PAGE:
Foam Lake Birding No. 133


No. 133

With the recent onset of winter the late fall birding doldrums are over. There are few winter birds as such, but many of the permanent residents that breed away from the proximity of man are back in town. Since the snowfall our backyard has seen a lot of activity with the arrival of Hairy and Downy Woodpeckers, Ravens, Magpies, Chickadees, Blue Jays, the ubiquitous House Sparrow and a lone Northern Flicker. We are now waiting for some more of our usual visitors like the White and Red Breasted Nuthatches. Two winter birds, the Northern Shrikes and Pine Grosbeaks are already here. With a little luck we might even see several more irruptive species such as Bohemian Waxwings, Redpolls and Evening Grosbeaks.

Of the birds listed above two are somewhat unexpected as they usually migrate a little bit to the south of us. The flicker is only one of two local woodpeckers that migrate at all and it goes just south of the Canadian border. Of all the years that I have been watching birds I have never seen a flicker in the winter until two years ago at our daughter's place in Saskatoon. It was at her feeders at Christmas time with the temperature at -35C.

Another bird that I have seen only once before in the winter is the Blue Jay (see Article No. 98). According to the range maps in the bird books the Blue Jay migrates just out of the Boreal forest and should be a permanent resident here. However, the jay seems to behave much like the House Finch (see Article No. 7) and does go somewhere a little more pleasant with larger urban centres being the preferred choice.

Even more to our surprise, four juvenile Cedar Waxwings spent one day in our yard last week. Although they do not migrate very far south, I have never seen a Cedar Waxwing this late in the year. Perhaps there are a few more surprises awaiting us.

Coincidentally, as we were enjoying the Blue Jay in our yard this past week, we happened to watch a half hour TV sitcom whose theme centred around a jay that landed on the window ledge of the actors' apartment and refused to leave. Comedy aside, the jay was referred to as a Blue Jay when in fact it was a Mexican species, the Magpie Jay (see Article No. 42). I then recalled watching a TV show several decades ago about a duck that needed help. I do not remember much about it except the "duck", when finally shown, turned out to be a Canada Goose. If there is any point to all this it would be to be careful about what you hear and see on TV.

This week's pictures are of a Blue Jay and Northern flicker eating peanuts at a peanut feeder in our backyard. Both birds also helped themselves to black oil seeds with the jay hauling off mouthfuls to store somewhere for future use.

Foam Lake Birding No. 132


No. 132

With this first snowfall I thought it might be appropriate to write about something that is more closely associated with snow. This idea led me to thinking about owls even though many owls do not like snow too much and migrate to warmer places. These mostly nocturnal birds have been mentioned in literary works for many centuries and in many cultures with the most recent example at the beginning of the first book of the Harry Potter series. Why? Owls have several characteristics that captures man's attention and imagination with the most important one being its ability to function at night, something man cannot do without technological help. When one throws in the owl's ability to fly absolutely silently and its unique hooting call into the mix, humans give the owl a kind of uncomfortable and grudging respect. Finally, owls are the only birds that have their eyes placed directly in front providing them with binocular vision making them more effective hunters. This placement of the eyes closely resembles that of humans thus the owl has acquired the reputation of being wise even though it is not too bright as far a as birds go. For a more detailed discussion of the unique characteristics of the owls refer to Article No. 35.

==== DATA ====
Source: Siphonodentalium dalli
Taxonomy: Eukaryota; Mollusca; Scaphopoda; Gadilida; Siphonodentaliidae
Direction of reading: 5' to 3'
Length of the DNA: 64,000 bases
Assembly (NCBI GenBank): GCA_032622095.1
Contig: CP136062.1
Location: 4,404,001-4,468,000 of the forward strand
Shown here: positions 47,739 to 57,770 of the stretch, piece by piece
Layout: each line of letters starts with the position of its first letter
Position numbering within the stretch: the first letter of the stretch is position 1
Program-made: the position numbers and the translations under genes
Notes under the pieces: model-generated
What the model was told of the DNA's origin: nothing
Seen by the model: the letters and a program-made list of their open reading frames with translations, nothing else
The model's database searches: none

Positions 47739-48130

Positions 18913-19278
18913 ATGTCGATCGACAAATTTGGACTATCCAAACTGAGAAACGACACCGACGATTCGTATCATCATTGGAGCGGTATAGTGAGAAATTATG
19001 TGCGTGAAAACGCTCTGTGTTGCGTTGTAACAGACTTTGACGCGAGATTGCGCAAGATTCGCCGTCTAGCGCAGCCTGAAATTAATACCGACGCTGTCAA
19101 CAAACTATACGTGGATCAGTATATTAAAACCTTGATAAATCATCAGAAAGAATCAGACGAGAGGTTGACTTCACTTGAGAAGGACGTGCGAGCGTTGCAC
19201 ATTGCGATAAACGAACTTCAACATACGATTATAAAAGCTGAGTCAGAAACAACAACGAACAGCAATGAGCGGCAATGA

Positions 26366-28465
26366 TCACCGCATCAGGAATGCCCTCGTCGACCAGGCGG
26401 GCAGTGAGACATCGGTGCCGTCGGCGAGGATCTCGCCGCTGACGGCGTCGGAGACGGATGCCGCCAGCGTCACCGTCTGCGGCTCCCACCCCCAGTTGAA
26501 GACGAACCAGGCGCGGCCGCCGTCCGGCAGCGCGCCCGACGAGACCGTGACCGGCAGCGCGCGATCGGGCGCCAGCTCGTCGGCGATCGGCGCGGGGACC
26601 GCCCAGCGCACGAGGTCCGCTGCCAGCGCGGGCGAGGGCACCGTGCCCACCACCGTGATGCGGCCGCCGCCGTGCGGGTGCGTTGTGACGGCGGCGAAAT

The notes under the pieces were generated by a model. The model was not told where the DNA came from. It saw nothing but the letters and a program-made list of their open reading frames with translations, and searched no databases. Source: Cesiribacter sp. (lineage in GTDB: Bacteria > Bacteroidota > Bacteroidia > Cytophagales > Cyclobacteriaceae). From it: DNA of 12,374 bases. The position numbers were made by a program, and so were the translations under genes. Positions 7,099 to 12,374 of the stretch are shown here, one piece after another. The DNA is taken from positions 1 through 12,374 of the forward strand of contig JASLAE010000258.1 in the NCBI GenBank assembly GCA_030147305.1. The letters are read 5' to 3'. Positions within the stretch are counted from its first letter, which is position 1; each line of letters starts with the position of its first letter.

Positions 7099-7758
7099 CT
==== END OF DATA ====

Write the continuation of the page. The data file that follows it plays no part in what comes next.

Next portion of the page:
There are ten, yes ten, species of owls that can be seen in our area at one time or another depending on the time of the year and the kind of year it has been weather-wise. Of the ten species, two are year round residents; five are summer residents that migrate south for the winter; three are permanent northern residents that periodically show up (irrupt) out of their normal range in the winter. Of the last three, only the snowy owl is commonly irruptive and can be expected in our area every two or three years or so. The other two can be expected only once or twice every several decades.

Because I have no photos of any "winter" owls I chose to write about a common, but seldom seen, nocturnal little owl, the Northern Saw Whet Owl. It is one of the smallest of owls and definitely the smallest one that we will encounter in Saskatchewan. How small? A robin is about 10 inches in length; the Saw Whet is only 8 inches long but with a shorter tail. Try and imagine a big headed brown robin streaked with white. Because of their small size, nocturnal habits and migratory nature Saw Whet Owls are seldom seen by man.

Early European settlers gave the owl its name after the sounds it makes which is a raspy toot repeated about twice a second and reminded them of the sound made when sharpening (whetting) a saw. I have sharpened saw blades but have never heard a Saw Whet owl call so I cannot comment on the matter.